In the past 50 years much has been learned about the use of herbicides and about their strengths and weaknesses. After 50 years, it is an appropriate time to re-evaluate their role in agriculture. The use of herbicides is increasing day by day. This is because the other alternative control measures do not provide an effective and economic substitute for herbicides in many situations. The efficacy and safety of herbicides are greatly influenced by soil and climate. These vary greatly between countries as does the legislation controlling their use.
Advantages of herbicides

On weed control

  • They kill unwanted plants.
  • They are easy to use
  • Herbicides can be used on closely planted crops where other methods cannot be used.
  • Most of the time one application of the herbicide is enough whereas other methods have to be continually used.
  • They work fast. They can be removed quickly in critical situations.
  • Herbicides are relatively cheap, and most of the time cheaper than manual weeding.

On crop growth

  • They can destroy plants bearing diseases.
  • They help the crops grow by destroying the weed that causes harmful effects which include competition for water, nutrients and light; interference of weeds with crop growth by the release of toxins; modification of soil and air temperatures and the harbouring of pests.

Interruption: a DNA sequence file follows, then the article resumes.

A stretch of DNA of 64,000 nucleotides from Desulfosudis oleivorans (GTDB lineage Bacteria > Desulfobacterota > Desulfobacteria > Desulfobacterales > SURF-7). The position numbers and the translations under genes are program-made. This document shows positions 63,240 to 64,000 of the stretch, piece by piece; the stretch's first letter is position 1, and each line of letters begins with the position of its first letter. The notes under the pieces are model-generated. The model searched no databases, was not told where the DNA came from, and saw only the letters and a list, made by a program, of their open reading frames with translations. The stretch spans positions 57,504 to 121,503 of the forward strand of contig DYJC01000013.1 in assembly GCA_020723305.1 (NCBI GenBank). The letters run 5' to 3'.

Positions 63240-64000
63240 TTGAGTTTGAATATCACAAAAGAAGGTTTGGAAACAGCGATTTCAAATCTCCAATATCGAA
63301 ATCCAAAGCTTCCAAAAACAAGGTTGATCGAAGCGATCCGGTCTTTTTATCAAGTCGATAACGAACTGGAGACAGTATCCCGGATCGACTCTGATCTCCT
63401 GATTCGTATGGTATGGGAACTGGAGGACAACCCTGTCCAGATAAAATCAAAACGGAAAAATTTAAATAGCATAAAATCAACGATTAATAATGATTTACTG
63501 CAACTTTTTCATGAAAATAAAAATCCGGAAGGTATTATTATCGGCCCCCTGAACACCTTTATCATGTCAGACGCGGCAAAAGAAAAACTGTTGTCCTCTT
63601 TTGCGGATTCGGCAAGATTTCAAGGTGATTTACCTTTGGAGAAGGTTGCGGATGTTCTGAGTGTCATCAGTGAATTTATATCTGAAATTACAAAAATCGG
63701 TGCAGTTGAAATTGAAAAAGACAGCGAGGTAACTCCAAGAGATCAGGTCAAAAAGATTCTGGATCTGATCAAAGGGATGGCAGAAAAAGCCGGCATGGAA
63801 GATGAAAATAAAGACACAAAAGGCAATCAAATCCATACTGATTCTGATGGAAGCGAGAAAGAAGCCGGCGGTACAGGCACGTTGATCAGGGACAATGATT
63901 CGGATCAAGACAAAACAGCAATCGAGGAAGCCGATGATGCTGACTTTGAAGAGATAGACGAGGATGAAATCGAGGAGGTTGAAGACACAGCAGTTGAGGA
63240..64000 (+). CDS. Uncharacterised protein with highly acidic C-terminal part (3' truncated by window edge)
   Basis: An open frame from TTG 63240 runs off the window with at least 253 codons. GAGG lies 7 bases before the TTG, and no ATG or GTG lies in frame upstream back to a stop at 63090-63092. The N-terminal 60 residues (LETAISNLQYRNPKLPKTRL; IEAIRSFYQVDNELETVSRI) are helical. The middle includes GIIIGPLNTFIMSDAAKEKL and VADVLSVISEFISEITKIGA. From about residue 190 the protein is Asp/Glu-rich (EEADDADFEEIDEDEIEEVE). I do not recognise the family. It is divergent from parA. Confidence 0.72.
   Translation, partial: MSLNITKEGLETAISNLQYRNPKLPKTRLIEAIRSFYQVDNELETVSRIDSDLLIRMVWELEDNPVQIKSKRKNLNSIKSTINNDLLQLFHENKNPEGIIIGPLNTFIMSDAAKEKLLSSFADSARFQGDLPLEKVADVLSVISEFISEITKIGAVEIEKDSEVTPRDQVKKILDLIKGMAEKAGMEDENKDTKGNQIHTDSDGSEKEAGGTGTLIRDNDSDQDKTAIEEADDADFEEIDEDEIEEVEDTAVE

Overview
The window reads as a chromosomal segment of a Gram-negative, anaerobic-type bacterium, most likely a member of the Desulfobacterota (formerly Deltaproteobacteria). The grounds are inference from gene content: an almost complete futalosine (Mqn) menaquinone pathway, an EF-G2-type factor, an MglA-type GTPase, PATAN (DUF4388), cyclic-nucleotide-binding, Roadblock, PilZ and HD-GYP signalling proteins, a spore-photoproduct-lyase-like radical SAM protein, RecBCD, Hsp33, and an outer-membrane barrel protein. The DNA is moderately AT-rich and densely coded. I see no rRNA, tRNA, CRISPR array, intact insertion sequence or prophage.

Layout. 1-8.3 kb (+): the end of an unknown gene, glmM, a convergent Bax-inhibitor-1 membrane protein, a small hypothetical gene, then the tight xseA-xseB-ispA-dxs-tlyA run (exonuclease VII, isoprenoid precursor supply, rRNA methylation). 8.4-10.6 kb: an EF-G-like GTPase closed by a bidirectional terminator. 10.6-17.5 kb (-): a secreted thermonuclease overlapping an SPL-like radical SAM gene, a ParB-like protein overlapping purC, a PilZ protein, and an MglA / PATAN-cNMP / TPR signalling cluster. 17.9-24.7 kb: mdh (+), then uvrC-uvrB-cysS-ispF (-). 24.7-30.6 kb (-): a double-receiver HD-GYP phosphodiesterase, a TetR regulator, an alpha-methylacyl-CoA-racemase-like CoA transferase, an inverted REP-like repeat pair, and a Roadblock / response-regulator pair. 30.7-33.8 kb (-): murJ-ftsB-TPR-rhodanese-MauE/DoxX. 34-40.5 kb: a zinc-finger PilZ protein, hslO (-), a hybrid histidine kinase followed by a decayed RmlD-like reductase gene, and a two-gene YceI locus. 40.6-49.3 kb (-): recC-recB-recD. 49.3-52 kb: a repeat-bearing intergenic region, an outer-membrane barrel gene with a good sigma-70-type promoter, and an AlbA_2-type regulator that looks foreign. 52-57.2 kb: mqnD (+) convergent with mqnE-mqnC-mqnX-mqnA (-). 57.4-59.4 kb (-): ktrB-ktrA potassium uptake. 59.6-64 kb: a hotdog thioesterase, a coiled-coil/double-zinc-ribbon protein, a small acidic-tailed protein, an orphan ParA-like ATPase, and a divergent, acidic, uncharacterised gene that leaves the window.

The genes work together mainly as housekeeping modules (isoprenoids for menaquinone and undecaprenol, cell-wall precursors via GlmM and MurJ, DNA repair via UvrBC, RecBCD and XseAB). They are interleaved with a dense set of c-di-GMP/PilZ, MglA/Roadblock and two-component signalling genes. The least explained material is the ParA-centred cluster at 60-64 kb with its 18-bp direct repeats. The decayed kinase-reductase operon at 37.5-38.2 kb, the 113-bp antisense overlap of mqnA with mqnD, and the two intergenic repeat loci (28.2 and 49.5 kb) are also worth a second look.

• They can be safely used as the manual and mechanical removing of weeds can destroy the crop.


  • They are relatively safe on lands which may erode.
  • Non-selective herbicides can effectively clear fields, where houses and roads can then be built.

Disadvantages of herbicides

Effects of Herbicides on environment
Herbicides vary greatly in chemical composition and in the degree of threat they pose to the environment. Many of the herbicides are highly persistant. It is widely recognised that the main reason accounting for residues of certain herbicides like simazine and other triazines in ground and surface water was the widespread use of these herbicides at high doses on hard surfaces.

  • Soil: Some herbicides are non-biodegradable and are harmful for a long period of time. Heavy dose of herbicides affect microbial population of the soil. With herbicides targeting amino acid synthesis in both plants and microbes, there is a possibility that N2 fixation may be inhibited by the application of certain herbicides.